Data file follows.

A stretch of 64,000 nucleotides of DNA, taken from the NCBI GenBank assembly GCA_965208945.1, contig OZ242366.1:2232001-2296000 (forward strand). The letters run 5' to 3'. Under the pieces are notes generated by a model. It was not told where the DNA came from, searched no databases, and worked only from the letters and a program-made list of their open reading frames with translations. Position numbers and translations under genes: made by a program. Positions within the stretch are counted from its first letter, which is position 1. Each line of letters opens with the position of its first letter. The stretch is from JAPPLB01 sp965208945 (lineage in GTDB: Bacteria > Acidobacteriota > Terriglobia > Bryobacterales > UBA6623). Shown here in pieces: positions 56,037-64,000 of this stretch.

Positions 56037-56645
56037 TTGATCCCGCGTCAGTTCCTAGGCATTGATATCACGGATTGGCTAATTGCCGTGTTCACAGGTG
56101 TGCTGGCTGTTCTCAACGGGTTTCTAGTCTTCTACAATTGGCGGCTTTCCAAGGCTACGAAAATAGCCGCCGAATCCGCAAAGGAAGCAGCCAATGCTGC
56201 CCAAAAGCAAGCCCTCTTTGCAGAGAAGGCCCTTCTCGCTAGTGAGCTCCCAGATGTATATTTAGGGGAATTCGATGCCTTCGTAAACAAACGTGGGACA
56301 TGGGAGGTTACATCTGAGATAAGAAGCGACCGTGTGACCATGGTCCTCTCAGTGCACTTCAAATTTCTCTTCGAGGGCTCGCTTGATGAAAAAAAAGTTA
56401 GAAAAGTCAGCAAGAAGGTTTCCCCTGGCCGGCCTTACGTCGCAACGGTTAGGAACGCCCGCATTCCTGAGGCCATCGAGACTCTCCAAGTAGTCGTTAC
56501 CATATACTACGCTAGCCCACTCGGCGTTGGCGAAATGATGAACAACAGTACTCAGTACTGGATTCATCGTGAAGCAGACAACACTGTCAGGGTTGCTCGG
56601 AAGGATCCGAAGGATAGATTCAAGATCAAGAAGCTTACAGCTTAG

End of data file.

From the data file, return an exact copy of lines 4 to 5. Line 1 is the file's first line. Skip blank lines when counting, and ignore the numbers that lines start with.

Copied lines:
56101 TGCTGGCTGTTCTCAACGGGTTTCTAGTCTTCTACAATTGGCGGCTTTCCAAGGCTACGAAAATAGCCGCCGAATCCGCAAAGGAAGCAGCCAATGCTGC
56201 CCAAAAGCAAGCCCTCTTTGCAGAGAAGGCCCTTCTCGCTAGTGAGCTCCCAGATGTATATTTAGGGGAATTCGATGCCTTCGTAAACAAACGTGGGACA